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Lawmakers on verge of budget; CAFE on hold

November 17, 2010

State representatives on Aug. 9 voted 99-9 to pass a $27.8 billion Illinois operating budget that the Senate was to consider later that day, just after this newsletter’s deadline.  

If the measure reaches Gov. Rod Blagojevich, it is unclear whether he would approve or veto it, or sit on it for up to 60 days, when it would become law without his signature. He has said he would not approve any budget that does not include his spending priorities for universal health care and a large increase in education spending.

 

The $2.1 billion increase over last year would be funded through natural tax revenue growth and eliminating about $125 million in tax breaks, legislative budget negotiators said. 

Blagojevich’s proposal last spring, to raise $7.6 billion from a gross-receipts tax was trounced in the House 107-0. The GRT could have bankrupted hundreds of Illinois dealers, and they and many other industry groups rose against the GRT.

 

Illinois lawmakers had slogged through an overtime session that by early August reached a record 10 weeks without a state budget. 

Meanwhile, the U.S. House recessed Aug. 6 without debating two vehicle fuel economy bills proposed by representatives. Some speculate the plan is to avoid a House struggle and enact a Senate-passed measure that would raise the combined car-truck standard to 35 mpg by 2020.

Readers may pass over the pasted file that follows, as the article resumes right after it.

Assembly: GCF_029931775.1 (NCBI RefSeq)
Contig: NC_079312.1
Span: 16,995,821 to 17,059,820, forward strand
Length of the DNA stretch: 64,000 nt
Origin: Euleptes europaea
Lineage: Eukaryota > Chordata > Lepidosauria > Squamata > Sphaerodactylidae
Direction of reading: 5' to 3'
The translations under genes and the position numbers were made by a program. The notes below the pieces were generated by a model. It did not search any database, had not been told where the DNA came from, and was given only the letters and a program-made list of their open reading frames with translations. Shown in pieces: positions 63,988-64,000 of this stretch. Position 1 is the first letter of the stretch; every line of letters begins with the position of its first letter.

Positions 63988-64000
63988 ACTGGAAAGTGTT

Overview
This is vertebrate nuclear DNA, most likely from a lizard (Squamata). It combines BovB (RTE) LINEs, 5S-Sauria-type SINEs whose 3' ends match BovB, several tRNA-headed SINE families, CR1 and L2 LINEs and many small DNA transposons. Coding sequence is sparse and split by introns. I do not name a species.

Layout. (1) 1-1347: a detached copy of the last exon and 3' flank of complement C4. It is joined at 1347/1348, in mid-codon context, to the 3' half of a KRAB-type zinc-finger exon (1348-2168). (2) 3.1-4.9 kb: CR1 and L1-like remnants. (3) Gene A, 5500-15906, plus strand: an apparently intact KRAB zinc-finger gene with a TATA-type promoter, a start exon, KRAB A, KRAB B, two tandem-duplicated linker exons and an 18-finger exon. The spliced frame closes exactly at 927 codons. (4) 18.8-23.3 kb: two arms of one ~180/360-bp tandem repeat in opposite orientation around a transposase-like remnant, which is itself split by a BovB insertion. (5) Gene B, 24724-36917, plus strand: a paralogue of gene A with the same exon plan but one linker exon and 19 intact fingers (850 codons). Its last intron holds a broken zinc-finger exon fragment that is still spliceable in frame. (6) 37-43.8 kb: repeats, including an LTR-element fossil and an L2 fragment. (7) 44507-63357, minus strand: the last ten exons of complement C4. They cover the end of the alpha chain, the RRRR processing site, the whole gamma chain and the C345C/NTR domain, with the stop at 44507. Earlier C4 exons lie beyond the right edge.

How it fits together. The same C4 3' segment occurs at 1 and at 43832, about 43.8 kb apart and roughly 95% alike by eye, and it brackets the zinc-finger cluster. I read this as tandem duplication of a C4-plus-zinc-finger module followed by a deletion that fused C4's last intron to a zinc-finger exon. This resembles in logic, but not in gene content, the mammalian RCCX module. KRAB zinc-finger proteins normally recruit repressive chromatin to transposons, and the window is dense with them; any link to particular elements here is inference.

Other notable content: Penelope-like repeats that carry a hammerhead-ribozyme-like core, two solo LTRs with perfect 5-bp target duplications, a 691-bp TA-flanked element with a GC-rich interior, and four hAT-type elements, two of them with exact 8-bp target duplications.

Automakers and dealer groups support House Resolution 2927, the so-called Hill-Terry CAFE alternative, whose goal is a car-truck standard of 32-25 mpg by 2022.  

A rival, more aggressive House bill proposed by Rep. Ed Markey (D-Mass.) would require automakers to hit 35 miles per gallon by 2018.

 

Congress is in recess until after Labor Day, for lawmakers to meet with constituents in their home districts. Dealers are encouraged to enlist their representatives’ support of Hill-Terry, which 163 House members endorse.

 

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